Jump to content

How can 12 volts be enough?


PutnamEco

Recommended Posts

Are any of you really happy with 12 volt tools? I find most of my 18 volt tools barely adequate, for home repair. Yes, I guess the impact driver is sufficient, I bought a Bosch PS40, I thought I would use it more often for some of the smaller jobs I run across, but that has not been the case. It seems so much slower than my 18v LXT.

I can just live with 18v drills, They work well as a drivers. Most of my needs are for 3/8" and 1/2" drill bits, 3/4" and 1" spade/self feed bits and 2 1/8" and 2 3/8" hole saws. I just can't see 12v being sufficient.

18v circular saws, your kidding right? I can only cut maybe 15 2x4s or fewer 2x6s, (forget ripping a 2x) or 5-6 cuts in plywood.

18v Reciprocating saw, maybe once in a while, not for roughing out more than one opening per charge. I can't imagine a 12v reciprocating saw being all that useful. Any how my old 9.6v Makita still works, as I haven't used it enough to wear it out yet...

Where are the big tools? I can actually get a little work done with my Hiti 36v and Milwakee 28v. I really wish more manufacturers would concentrate on bigger more useful tools. I'm guessing it is the home owners/DIYers who are driving the market.

Am I missing something? What is the attraction with 12v and what are you finding it actually useful for?

Link to comment
Share on other sites

A good 12v impact driver is a handy bit of kit, and Some of the milwaukee and dewalt 12v tools do not rely too much on sheer power like the pipe cutters and thermal image tools.

And to be honest if you are running constantly all day with a circular saw I get out the corded version.

12v like you say seems to be for light weight applications or very small places.

I am a bit surprised your 18v is struggling though mine goes all day and slams 1" spade bits through joists with no problem at all.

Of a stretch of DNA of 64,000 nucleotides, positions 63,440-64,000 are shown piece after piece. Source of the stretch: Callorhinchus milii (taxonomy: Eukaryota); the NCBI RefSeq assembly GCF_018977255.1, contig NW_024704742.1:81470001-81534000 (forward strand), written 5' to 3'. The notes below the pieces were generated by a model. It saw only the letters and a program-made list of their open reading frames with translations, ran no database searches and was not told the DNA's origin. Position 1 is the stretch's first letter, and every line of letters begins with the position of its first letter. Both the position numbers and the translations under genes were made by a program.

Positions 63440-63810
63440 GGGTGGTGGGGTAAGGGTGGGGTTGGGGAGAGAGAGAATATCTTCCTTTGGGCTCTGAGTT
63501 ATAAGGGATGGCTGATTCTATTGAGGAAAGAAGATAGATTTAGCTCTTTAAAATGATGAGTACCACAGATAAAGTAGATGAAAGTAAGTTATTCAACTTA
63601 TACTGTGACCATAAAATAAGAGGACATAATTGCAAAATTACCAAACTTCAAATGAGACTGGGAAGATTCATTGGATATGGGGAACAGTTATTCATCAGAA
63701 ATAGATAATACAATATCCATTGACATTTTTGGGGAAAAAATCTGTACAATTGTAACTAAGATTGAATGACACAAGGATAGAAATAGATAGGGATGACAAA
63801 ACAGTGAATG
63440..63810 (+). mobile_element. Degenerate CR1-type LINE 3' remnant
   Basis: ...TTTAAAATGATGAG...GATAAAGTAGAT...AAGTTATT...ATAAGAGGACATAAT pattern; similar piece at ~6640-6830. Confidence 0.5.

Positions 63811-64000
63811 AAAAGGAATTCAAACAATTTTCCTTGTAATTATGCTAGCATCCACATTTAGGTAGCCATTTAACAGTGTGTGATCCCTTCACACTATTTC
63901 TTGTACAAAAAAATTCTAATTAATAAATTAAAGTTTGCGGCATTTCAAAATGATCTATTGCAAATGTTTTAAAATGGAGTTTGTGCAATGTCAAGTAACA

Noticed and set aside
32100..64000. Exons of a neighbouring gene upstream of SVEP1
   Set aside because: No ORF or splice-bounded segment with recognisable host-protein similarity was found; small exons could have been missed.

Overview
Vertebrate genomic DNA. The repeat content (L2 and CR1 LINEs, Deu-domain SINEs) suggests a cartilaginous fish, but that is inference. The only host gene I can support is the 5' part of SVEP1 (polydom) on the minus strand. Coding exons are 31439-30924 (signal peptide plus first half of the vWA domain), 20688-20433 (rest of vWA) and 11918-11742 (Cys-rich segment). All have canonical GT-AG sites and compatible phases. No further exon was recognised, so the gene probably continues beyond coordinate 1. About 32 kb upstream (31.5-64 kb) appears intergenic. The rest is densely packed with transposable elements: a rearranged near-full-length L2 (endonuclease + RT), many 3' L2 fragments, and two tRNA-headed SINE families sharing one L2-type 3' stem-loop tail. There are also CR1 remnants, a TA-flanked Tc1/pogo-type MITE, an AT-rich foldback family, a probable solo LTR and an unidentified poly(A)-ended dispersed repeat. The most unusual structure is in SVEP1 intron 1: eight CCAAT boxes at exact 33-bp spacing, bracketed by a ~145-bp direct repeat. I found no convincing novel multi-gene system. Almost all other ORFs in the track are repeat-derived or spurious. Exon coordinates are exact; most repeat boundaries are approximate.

• Like 1
Link to comment
Share on other sites

I've got several Milwaukee M12 tools and some of them have become indespensable. The inspection camera is awesome and runs for hours on a charge. My M12 jig saw is on of the favorite tools I own. It's small, lite, and the control you get from the handle design is amazing. It's perfect for a lot of jobs I require a jig saw for. I use the M12 compact driver as much as any tool I own. It's awesome for assembly work. I do not own a 12V recip saw but we used my buddies Bosch a lot during his plumbing project in tight area where a full size would have been to big. The design of the Milwaukee and Bosch is perfect, but to me the Dewalt and Makita designs take to much away from the compact benefit to justify themselves. I don't mean to suggest that 12V is a sufficient platform for all job, but there are a lot of jobs that is plenty sufficient.

Link to comment
Share on other sites

A good 12v impact driver is a handy bit of kit

I have been wondering what everyone IS finding theirs useful for?

Like I said, I did not find my Bosch PS 40 particularly good for anything, It is a lot slower than my 18v tools, although every once in a while I do find something to use it on, cabinets or other small stuff. I don't believe that I can justify the the cost I paid for it, with how little I use it.

And to be honest if you are running constantly all day with a circular saw I get out the corded version.

It is my opinion that a cordless tool should be sufficient for a small job, for a saw that would be cutting sheathing for a ridge vent, putting in a small dormer, build an entrance canopy, build an outhouse or small shed, etc. I often find myself working where the only power I have to work with is the power I bring with me, and who wants to listen to a generator running all day